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Thursday, December 21, 2017

Proclaiming Jesus Christ

We're moving on to the third major priority / task of the church -- not that we've thoroughly covered "stewardship of creation" or "stewardship of community" by any means. Lots more to say on each of those.

Oswald Chambers' devotion, My Utmost For His Highest, has become a regular part of my morning routine for a very long time now. This morning the meditation included this interesting statement:

"If you try to hold back the Holy Spirit within you, with the desire of producing more inner spiritual experiences, you will find that He will break the hold and take you again to the historic Christ."

One of the many dangers of our individualistic context is that all spiritual life becomes self-referential, and a little bit narcissistic. So we measure all of our spiritual life in terms of what it does for me, here and now. We value experience rather than truth. It is an indication of Chambers' keen biblical insight that he understands the historic figure of Jesus Christ as the counterpoint to subjective spiritual experience. Sadly, however, most of us these days discount the value of history and believe we're somehow exempt from its lessons.

Christ-followers above all can never give in to that temptation. Christianity is, from start to finish, historically rooted and grounded. If we try to divorce some set of spiritual lessons from the historic person of Jesus, we are lost.

So it's appropriate that in the last hours of Advent, coming up on the celebration of Christmas, we recognize the birth of the historic figure of Jesus of Nazareth. The most famous biblical passage about Christmas firmly roots Jesus' birth in clear historical context: "In those days a decree went out from Caesar Augustus that all the world should be enrolled ..." (Luke 2). All the New Testament writings are clearly rooted in specific historical contexts, but Luke is especially careful to make sure we know exactly when and where these things are happening.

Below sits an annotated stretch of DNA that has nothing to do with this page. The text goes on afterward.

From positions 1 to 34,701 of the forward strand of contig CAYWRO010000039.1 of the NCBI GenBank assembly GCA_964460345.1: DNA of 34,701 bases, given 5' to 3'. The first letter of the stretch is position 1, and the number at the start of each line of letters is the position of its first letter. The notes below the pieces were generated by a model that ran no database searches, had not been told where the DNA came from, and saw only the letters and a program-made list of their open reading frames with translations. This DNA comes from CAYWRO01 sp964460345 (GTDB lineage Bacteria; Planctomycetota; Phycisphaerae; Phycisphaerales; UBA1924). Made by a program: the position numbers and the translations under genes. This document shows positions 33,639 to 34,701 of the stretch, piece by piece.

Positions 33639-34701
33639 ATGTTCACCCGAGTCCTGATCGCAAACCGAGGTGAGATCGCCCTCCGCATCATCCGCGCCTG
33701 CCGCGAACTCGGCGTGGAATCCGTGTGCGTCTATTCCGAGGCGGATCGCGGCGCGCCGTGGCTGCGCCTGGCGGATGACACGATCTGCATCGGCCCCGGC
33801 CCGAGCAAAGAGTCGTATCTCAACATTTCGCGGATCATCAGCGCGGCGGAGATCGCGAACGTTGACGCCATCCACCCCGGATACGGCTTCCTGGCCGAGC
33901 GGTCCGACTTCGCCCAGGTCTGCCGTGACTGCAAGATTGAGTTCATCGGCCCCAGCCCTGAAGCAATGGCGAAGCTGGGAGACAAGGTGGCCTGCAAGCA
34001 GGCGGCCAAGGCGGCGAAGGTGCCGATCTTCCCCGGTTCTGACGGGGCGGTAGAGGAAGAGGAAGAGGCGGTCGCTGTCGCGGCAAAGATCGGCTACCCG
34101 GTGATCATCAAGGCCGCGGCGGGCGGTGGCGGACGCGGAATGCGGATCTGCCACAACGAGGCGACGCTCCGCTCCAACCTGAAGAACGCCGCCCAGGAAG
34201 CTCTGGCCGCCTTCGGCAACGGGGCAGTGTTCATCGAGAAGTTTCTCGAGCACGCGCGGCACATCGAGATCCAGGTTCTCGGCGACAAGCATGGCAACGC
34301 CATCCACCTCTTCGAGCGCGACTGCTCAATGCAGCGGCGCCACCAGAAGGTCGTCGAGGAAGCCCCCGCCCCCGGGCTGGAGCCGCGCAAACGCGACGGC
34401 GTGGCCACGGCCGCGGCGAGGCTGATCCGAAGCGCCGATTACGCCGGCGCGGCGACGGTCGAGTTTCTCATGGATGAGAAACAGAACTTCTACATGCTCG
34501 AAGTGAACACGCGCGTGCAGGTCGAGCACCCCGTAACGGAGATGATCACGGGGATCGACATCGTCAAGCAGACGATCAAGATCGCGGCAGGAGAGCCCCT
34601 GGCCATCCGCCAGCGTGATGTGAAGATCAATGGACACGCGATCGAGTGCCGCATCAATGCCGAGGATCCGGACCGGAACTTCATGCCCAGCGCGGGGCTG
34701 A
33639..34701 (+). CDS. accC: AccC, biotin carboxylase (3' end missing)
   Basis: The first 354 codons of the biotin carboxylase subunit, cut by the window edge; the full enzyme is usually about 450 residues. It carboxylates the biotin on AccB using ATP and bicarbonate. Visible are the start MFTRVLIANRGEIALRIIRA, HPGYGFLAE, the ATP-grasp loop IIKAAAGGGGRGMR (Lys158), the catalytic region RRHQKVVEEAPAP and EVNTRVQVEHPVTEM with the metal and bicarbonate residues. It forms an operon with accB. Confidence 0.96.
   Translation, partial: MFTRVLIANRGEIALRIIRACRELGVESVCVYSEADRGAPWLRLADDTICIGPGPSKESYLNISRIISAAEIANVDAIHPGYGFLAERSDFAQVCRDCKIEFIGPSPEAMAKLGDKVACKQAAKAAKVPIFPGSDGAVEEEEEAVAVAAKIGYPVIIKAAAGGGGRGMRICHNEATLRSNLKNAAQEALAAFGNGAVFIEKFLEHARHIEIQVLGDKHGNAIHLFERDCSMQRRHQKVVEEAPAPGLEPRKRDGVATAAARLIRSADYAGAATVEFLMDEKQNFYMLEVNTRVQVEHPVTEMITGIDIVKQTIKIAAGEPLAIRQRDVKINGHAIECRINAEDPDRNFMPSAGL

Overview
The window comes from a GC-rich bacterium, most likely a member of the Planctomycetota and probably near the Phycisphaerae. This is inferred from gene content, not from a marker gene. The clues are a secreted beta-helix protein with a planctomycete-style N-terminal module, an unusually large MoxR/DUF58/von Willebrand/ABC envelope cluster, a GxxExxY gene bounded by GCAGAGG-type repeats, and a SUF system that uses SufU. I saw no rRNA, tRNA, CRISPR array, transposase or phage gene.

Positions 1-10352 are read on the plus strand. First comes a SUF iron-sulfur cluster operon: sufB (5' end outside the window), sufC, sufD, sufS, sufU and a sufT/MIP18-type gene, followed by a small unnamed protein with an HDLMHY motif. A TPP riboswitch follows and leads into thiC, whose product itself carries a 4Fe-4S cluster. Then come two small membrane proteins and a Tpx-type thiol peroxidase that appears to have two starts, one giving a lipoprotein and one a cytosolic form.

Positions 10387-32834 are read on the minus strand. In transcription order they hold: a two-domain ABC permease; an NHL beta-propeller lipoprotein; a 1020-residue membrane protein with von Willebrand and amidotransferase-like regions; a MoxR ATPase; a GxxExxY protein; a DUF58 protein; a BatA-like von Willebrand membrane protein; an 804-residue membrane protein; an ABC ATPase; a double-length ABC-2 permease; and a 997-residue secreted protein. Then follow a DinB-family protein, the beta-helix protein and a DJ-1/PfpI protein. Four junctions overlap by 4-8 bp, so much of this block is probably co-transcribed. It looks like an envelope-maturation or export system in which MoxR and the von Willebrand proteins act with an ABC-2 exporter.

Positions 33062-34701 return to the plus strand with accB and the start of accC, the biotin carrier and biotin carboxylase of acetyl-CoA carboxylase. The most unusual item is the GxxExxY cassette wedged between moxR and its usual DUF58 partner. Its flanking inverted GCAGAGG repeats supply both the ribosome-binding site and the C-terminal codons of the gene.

It's not enough to love Jesus, to worship him -- we need to know him in order to do those things. And knowing Jesus means knowing him first as a person in history: his birth, life, death, and resurrection as they occur in first-century Palestine. Our meditations and teachings about Jesus are invalid and dangerous if they don't line up with what we know of Jesus historically through the New Testament documents.

Once we know those documents, we find that Jesus becomes greater and more meaningful, not less.

So this Christmas, take a few minutes to ponder the fact that Jesus is born not in some universal sense, but in this specific village in Judea, in a specific time in history, to a specific set of parents and in a specific cultural and historical setting. Just as you live in a particular context, so Jesus came to a particular context. Know him in history, and then begin to experience what he can do to transform your context, your circumstances, your life.

Merry Christmas!

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